Del Valle is not spending a lot of money: ABC7 is to less than $10,000 on cable television this week campaigning for an election five months from now.
"I will not be able to compete with the big guys. I'm one of the little guys. I will be by far out spent. I want to get the message out about who I am and that as a contender I am serious," said Del Valle.
It's a sign of just how serious and expensive the race for Chicago mayor could get.
The 30-second ad airing on cable television during news-oriented programs is simple and to the point.
"I pledge to be the mayor for all Chicago, for every neighborhood," the candidate says in the ad.
The city clerk again raised the stakes for the crowded field of politicians who have at least said they're interesting in becoming the next mayor of Chicago. Del Valle says --and his money spent on the commercials proves -- that he is more than interested, that he is an actual candidate.
"We decided that it's important to get our message out, to let people know that we are running and running hard," Del Valle said.
"For him to put ads up on television, or cable television, I think is a precursor to the large amount of spending that's going to take place in this election," Ald. Joe Moore of the 49th Ward said.
Other potential contenders, as well as Del Valle, have begun petition drives to collect the 12,500 signatures needed to get their names listed on the February 22, 2011 ballot.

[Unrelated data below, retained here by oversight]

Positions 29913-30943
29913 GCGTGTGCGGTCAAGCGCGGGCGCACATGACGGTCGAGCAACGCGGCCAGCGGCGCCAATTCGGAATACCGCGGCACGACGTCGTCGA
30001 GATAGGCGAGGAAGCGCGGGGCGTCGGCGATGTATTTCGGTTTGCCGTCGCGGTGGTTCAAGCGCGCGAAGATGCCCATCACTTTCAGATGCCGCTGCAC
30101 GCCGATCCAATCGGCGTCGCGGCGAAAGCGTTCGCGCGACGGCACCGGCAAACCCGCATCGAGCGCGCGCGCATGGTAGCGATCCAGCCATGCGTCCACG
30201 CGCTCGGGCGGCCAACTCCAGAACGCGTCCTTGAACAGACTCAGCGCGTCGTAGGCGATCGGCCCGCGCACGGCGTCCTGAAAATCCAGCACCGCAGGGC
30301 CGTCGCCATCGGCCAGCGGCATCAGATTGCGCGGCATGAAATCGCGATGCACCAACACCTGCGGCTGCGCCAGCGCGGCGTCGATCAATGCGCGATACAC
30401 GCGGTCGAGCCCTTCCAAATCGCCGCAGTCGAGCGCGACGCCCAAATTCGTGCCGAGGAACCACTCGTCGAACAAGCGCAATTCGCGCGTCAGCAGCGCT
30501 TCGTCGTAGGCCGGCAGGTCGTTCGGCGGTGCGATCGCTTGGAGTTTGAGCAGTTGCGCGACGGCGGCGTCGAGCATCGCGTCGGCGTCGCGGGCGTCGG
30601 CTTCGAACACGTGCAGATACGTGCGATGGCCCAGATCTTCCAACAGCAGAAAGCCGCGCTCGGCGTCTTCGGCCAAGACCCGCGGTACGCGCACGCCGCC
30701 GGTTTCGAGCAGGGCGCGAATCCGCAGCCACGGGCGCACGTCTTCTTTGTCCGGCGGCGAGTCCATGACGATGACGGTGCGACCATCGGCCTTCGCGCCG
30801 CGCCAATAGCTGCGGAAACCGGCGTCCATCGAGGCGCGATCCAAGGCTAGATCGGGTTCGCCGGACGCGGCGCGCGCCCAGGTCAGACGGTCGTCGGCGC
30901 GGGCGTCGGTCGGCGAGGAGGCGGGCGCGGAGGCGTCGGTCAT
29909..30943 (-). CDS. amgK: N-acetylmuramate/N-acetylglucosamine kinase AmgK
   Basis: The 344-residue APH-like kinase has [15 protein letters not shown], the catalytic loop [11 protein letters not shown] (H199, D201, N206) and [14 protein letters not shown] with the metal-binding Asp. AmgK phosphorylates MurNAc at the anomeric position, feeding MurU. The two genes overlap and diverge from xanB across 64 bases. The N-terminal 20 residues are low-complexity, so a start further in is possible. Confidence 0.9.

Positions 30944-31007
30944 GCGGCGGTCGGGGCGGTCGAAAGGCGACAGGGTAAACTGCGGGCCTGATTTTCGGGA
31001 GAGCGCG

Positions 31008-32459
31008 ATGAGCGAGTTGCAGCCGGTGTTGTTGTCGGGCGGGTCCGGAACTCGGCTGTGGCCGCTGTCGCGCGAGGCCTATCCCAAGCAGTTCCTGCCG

"It's one component of making the decision, having the signatures ready to file," said Ald. Bob Fioretti of the 2nd Ward.
But Del Valle is already beginning to list issues.
"When I see people adversely affected by poor education, unemployment and crime, it serves as a constant reminder of how hard we have to work to alleviate these problems," Del Valle says in the ad.
The ad was launched three weeks and a day after Mayor Daley's announcement. The mayor's brother, JP Morgan Chase boss William Daley, is concerned that over-the-top media coverage could make the 2011 campaign a circus.
"You've got as much responsibility and you will cause as much as the craziness as what the politicians do, what the candidates do," William Daley said to members of the news media at the Noon City Club luncheon with former governor Jim Edgar.
They reported on the decline of public education in Illinois.
All of the candidates for mayor have major efforts under way to recruit political troops in all the wards. Of course, those people who worked for Mayor Daley are prime targets.
Sources say White House Chief of Staff Rahm Emanuel, who is from Chicago, is close to making a decision on whether he will run for mayor public. If so, he could return home and begin campaigning as soon as next month.
Emanuel commissioned a poll to find out what voters think of his possible mayor run. Also, he's spoken to possible opponents, including Congressman Mike Quigley, who won Emanuel's former House seat.
"I think obviously he's very interested in running. I don't think he's made up his mind yet. He just wants to know about the issues I've worked on before," said Congressman Quigley.
If Emanuel decides to run he will need to leave the White House, insiders tell ABC News once he announces a run he will not be able to go back to the chief of staff job. A Quigley spokesperson said he won't make a decision to run for mayor until after his congressional race for reelection in November.
Other possible mayoral candidates are Congressman Danny Davis, Sheriff Tom Dart, Carol Mosely Braun and Alderman Fioretti (2nd Ward).
"If anybody thinks this race will be easy, they are fooling themselves," said Ald. Fioretti, who said he has been circulating petitions.
Candidates have to get 12,500 signatures by the third week of November.